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A Light in the Darkness

At the time I write this, Australia is burning. I’d planned to post on a different topic, but I can’t get my mind off the fires that are eating up our forests, killing wildlife, domestic animals and humans, destroying farms and small towns and livelihoods, and filling the air with choking smoke, even in cities like Sydney and Canberra. This cataclysmic event dominates our media. There are the dramatic stories – evacuations in small boats through a thick smoke haze under a dark red sky; heroic deeds by our firefighters, many of them volunteers; the woman who carried a burning koala to safety, wrapped in the blouse she had stripped off. (The koala was transported to a wildlife rehabilitation centre but later died of its injuries, one of many thousands of innocent lives lost.) There are the tragic stories – a woman dying of a heart attack after being evacuated from the smoke zone; a father and son, both pillars of the community, perishing in their car on a lonely road; a farmer weeping as he shot his burned cattle one by one.

I live on Australia’s west coast. There are fires here too, but (so far) not on the same scale as those in the east. I won’t launch into a political rant about our current federal leadership – this is not the place for that. But people are angry. They’re furious. And people are hurting. Not only those who have suffered personal or business losses, but also those of us struggling to accept the destruction of habitat that will take many, many years to regenerate, if indeed it can, and the mass deaths of our native animals and birds, with some species likely to become extinct. This could have been ameliorated, if not prevented, had our leadership heeded wise advice on climate change years ago. They also might have agreed to a meeting requested by concerned fire experts after last year’s unusually hot summer. That they did neither is hard to accept. I’ll allow a more informed and more fluent voice [1] to speak for me about this.

On the heels of this disaster comes rage, and with it despair, anxiety, and often a feeling of helplessness. The scale of the destruction is so vast, and without insightful leaders I doubt our capacity to prevent a recurrence next summer, and the next, until there’s nothing left to burn. It’s all too easy to lose hope, and with it the will to act. So what can we as writers do to address such a situation?

The strongest tool we have is our writer’s voice. It allows us to speak up about what matters to us. We can do that in all sorts of ways – just as well, because writers are by nature a mixed bunch. Here in Australia we’ve seen many people who work in the creative and performing arts leap into fund-raising action, with some stellar results. Comedian Celeste Barber raised a phenomenal $40 million [2]within just a few days. We’ve heard passionate voices, not all of them Australian, using the forum of the Golden Globes award ceremony to spread the message. Every donation counts, whether it’s five dollars of saved-up pocket money or the million or more from an international celebrity.

This morning I saw a sad and beautiful art work posted on Facebook, of a weeping figure representing Nature cradling a koala to keep it safe, while she herself was on fire. The artist, Melina Mitchell, posted fund-raising links and generously agreed to let people share the piece. This struck me as a wonderful way for a creative artist to help, using her talent and her social media network. This image has now been shared quite widely. You can find it on her artist page [3].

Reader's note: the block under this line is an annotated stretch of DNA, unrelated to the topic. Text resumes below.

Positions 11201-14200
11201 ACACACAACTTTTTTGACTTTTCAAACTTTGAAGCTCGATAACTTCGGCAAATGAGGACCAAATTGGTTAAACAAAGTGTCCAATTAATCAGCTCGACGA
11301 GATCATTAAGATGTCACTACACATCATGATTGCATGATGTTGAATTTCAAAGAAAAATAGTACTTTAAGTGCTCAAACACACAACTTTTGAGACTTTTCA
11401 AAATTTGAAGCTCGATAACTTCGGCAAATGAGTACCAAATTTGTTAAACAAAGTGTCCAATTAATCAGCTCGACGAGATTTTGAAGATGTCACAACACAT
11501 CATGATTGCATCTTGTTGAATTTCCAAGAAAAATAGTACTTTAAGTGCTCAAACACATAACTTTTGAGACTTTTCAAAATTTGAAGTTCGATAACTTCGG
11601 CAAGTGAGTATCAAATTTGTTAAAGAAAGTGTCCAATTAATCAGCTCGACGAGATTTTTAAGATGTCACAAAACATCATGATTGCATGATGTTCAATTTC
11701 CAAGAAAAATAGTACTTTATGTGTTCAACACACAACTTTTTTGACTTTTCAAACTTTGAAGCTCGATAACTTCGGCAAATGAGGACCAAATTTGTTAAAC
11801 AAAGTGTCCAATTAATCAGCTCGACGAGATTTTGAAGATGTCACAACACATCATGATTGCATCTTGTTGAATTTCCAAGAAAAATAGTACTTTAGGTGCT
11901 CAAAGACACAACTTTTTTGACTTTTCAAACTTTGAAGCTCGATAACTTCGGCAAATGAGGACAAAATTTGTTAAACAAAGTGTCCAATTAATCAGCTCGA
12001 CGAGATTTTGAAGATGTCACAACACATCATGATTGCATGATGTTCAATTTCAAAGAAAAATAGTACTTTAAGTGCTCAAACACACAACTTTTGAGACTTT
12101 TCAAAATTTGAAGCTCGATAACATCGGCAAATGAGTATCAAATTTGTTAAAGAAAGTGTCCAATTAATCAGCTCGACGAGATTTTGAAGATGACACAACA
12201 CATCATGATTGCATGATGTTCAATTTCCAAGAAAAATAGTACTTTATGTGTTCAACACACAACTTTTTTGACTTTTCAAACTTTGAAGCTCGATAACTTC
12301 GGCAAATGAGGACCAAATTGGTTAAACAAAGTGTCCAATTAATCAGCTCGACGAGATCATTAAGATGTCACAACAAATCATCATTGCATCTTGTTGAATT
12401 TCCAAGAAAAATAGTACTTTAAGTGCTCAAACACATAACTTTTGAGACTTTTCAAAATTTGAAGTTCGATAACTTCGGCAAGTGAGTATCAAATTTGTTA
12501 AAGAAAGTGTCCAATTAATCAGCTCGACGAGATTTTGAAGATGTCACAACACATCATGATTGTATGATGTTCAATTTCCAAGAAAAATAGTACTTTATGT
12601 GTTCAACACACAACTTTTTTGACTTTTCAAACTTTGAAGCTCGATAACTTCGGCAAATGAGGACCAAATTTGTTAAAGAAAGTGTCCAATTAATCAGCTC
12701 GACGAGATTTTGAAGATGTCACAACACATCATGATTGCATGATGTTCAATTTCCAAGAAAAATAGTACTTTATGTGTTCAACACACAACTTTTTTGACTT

Other writers I know have written and shared poetry, opinion pieces or accounts of their personal experiences during the fire. It’s not always for fund-raising, though I’ve been impressed by writers here in Australia who are auctioning everything from signed books to critiques to mentoring sessions. We need people’s wise thoughts and observations and their balanced appraisals to help us get through any time of great crisis. We need stories to keep us strong and balanced, and to give us heart. That includes stories that on the surface may seem purely for entertainment. A group of romance writers is working on an anthology of stories about firefighters, with all profits to go to an appropriate charity, and they’ve received a wonderful response. I salute their creativity!

Use your voices, writers. Don’t fall into despair and inaction. Rise above tragedy, rise above difficult times, stay strong and wise. Perhaps you cannot change the world right now. But you can spread a message of truth, and you can help others hold on to hope. You can console and cheer and warm, you can stimulate creative thinking, you can awaken people’s curiosity and lead them down new pathways. You can be a light in the darkness.

If you’d like to make a donation to bushfire relief for people or animals, I recommend doing so via a registered charity such as the Red Cross [4], the World Wildlife Fund [5], or WIRES [6].

How will you use your writer’s voice in 2020?

Image credit: ID 32804711 © Rozenn Leard [7] | Dreamstime.com [8]

About Juliet Marillier [9]

Juliet Marillier [10] has written twenty-four novels for adults and young adults as well as a collection of short fiction. Her works of historical fantasy have been published around the world and have won numerous awards. Juliet is currently working on a historical fantasy trilogy, Warrior Bards, of which the third book, A Song of Flight, will be published in August/September 2021. Her collection of reimagined fairy tales, Mother Thorn, will have a trade release in April 2021. Mother Thorn is illustrated by Kathleen Jennings and published by Serenity Press. When not writing, Juliet looks after Reggie, her elderly rescue dog.